So, if you have to add in an adjustable rate, just make sure to push it into the future as much as possible. A seller may be happy knowing that after 10 years the rate can adjust so that he or she isn’t stuck with a very low interest rate when overall rates have risen significantly. And you may be able to protect yourself with a ceiling so that the adjustable rate doesn’t go above a certain amount or go up too fast.
Delayed Interest Accrual
Interest is normally paid in arrears. This means interest starts accruing one date and then you make a payment later (usually on the first of the next month). But few people realize you can negotiate when the interest begins accruing.
For example, what if you’re buying a vacant property that will take 3 months to repair and get rented. The seller who is not currently receiving any income may be open to waiting 3 months to begin accruing interest. This means your first payment would be 4 months after closing! If your interest was $1,000/month, for example, this would be $4,000 in savings.
Payment Amount and Start Date
Most financing payments are amortized, meaning each payment includes both principal and interest. And usually the length of amortization is something like 15, 20, or 30 years. This means all the principal will be paid in those periods of time by just making the minimum payment.
You’ll want to make sure whatever payment you negotiate makes sense with your exit strategy. If you’re renting, you want it to meet your cash flow goals. And a lot of that will be determined by the interest rate you negotiate.
But, you can also negotiate a lower, interest only payment or even a negative amortization (not enough to cover all the interest). I personally don’t think either of these are a good ideas long run. Principal pay down is a form of discipline that prevents you from staying leveraged forever. But over a short-period, like where you’re trying to increase rents on a property, this can be a good tool.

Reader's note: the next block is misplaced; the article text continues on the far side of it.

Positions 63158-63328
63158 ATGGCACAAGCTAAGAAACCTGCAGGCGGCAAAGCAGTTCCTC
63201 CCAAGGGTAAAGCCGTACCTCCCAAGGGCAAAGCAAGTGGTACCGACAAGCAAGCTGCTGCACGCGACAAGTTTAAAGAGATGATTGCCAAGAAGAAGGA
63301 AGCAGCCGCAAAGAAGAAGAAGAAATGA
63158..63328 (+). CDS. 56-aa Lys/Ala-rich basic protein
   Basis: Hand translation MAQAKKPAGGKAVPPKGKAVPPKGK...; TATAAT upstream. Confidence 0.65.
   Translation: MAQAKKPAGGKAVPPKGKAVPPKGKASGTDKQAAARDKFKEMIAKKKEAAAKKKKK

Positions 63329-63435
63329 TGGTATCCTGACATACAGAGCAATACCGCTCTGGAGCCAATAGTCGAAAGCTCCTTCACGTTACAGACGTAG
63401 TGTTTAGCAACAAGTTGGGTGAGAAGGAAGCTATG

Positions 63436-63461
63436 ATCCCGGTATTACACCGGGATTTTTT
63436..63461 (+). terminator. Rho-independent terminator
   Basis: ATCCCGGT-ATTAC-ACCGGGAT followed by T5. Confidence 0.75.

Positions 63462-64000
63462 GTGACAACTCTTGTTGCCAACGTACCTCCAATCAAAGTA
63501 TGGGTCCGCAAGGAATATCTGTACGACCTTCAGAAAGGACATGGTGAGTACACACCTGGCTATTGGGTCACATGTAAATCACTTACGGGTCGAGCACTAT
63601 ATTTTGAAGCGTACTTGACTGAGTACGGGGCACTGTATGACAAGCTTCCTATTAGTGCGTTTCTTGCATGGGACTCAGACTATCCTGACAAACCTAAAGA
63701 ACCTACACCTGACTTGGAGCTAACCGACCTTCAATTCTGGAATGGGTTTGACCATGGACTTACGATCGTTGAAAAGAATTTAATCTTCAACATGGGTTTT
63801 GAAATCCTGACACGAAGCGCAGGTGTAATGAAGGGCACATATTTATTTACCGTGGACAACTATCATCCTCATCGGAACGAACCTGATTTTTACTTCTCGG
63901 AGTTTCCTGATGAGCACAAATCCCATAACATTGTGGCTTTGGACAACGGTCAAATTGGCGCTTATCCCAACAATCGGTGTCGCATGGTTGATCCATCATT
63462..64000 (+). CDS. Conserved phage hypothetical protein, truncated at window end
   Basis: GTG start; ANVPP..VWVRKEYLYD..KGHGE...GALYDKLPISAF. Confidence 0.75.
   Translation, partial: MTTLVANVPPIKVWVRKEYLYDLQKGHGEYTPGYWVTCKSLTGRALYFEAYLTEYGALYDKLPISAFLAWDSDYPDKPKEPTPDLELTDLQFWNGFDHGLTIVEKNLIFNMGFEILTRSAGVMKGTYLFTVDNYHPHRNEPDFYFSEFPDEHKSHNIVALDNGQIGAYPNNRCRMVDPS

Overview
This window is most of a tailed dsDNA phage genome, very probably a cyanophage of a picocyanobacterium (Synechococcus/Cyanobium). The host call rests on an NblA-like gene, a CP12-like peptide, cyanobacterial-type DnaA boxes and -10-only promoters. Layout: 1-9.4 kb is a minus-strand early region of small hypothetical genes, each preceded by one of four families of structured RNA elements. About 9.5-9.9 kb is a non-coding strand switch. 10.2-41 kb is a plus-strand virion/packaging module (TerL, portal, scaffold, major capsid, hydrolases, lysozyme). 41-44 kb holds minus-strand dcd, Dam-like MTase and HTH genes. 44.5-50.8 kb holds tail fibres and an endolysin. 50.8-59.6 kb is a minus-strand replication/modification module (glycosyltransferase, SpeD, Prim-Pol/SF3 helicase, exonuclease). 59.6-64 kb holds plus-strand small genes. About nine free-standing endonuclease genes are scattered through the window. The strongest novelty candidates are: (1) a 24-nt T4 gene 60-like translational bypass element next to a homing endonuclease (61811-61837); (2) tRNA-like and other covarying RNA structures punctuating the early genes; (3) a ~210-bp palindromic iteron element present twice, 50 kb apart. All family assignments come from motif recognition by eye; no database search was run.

And like the interest accrual negotiation, payments don’t have to start 30-days after closing. If you negotiate interest not accruing for 3 months, your first payment could start in month #4.
The maturity date is a term that states when you must have all the principal of the financing paid back to the seller. Typically this is the same date when your amortization runs out, like at the end of 30 years. But you could also have a balloon payment, which means you must pay a lump sum payment of whatever is owed on a certain date.
I don’t like balloons payments. They sound so friendly, like birthday party decorations! But having to come up with a large amount of money at one time presents one of the biggest risks we face as real estate investors. Just look at how real estate investors, builders, and banks went out of business in the Great Recession of 2008 – 2010. Their balloons popped, and no one would give them the money they needed!